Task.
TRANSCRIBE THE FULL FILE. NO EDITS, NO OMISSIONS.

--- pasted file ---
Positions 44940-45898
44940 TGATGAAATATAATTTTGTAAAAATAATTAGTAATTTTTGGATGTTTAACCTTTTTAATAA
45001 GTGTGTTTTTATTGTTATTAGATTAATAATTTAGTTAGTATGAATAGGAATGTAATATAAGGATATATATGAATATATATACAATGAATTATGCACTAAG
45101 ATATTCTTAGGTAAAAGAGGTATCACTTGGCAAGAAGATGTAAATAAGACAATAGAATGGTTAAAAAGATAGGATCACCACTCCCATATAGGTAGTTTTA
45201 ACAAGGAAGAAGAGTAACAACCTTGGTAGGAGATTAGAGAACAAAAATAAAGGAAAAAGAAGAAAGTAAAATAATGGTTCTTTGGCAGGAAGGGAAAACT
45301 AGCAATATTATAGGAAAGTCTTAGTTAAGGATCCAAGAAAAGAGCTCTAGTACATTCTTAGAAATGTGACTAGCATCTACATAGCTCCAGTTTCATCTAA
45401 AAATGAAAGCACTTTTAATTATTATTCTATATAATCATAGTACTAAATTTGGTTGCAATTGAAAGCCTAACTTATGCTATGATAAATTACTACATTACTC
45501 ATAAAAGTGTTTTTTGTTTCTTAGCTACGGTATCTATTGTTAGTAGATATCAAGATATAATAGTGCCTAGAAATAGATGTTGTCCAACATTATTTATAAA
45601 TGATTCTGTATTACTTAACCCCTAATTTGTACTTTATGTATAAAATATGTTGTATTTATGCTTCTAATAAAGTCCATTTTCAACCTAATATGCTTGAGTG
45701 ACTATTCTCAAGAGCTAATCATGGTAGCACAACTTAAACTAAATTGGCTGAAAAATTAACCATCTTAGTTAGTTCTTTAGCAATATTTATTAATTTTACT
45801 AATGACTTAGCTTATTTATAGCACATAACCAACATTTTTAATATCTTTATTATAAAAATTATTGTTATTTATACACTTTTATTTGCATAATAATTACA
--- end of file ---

Positions 44940-45898
44940 TGATGAAATATAATTTTGTAAAAATAATTAGTAATTTTTGGATGTTTAACCTTTTTAATAA
45001 GTGTGTTTTTATTGTTATTAGATTAATAATTTAGTTAGTATGAATAGGAATGTAATATAAGGATATATATGAATATATATACAATGAATTATGCACTAAG
45101 ATATTCTTAGGTAAAAGAGGTATCACTTGGCAAGAAGATGTAAATAAGACAATAGAATGGTTAAAAAGATAGGATCACCACTCCCATATAGGTAGTTTTA
45201 ACAAGGAAGAAGAGTAACAACCTTGGTAGGAGATTAGAGAACAAAAATAAAGGAAAAAGAAGAAAGTAAAATAATGGTTCTTTGGCAGGAAGGGAAAACT
45301 AGCAATATTATAGGAAAGTCTTAGTTAAGGATCCAAGAAAAGAGCTCTAGTACATTCTTAGAAATGTGACTAGCATCTACATAGCTCCAGTTTCATCTAA
45401 AAATGAAAGCACTTTTAATTATTATTCTATATAATCATAGTACTAAATTTGGTTGCAATTGAAAGCCTAACTTATGCTATGATAAATTACTACATTACTC
45501 ATAAAAGTGTTTTTTGTTTCTTAGCTACGGTATCTATTGTTAGTAGATATCAAGATATAATAGTGCCTAGAAATAGATGTTGTCCAACATTATTTATAAA
45601 TGATTCTGTATTACTTAACCCCTAATTTGTACTTTATGTATAAAATATGTTGTATTTATGCTTCTAATAAAGTCCATTTTCAACCTAATATGCTTGAGTG
45701 ACTATTCTCAAGAGCTAATCATGGTAGCACAACTTAAACTAAATTGGCTGAAAAATTAACCATCTTAGTTAGTTCTTTAGCAATATTTATTAATTTTACT
45801 AATGACTTAGCTTATTTATAGCACATAACCAACATTTTTAATATCTTTATTATAAAAATTATTGTTATTTATACACTTTTATTTGCATAATAATTACA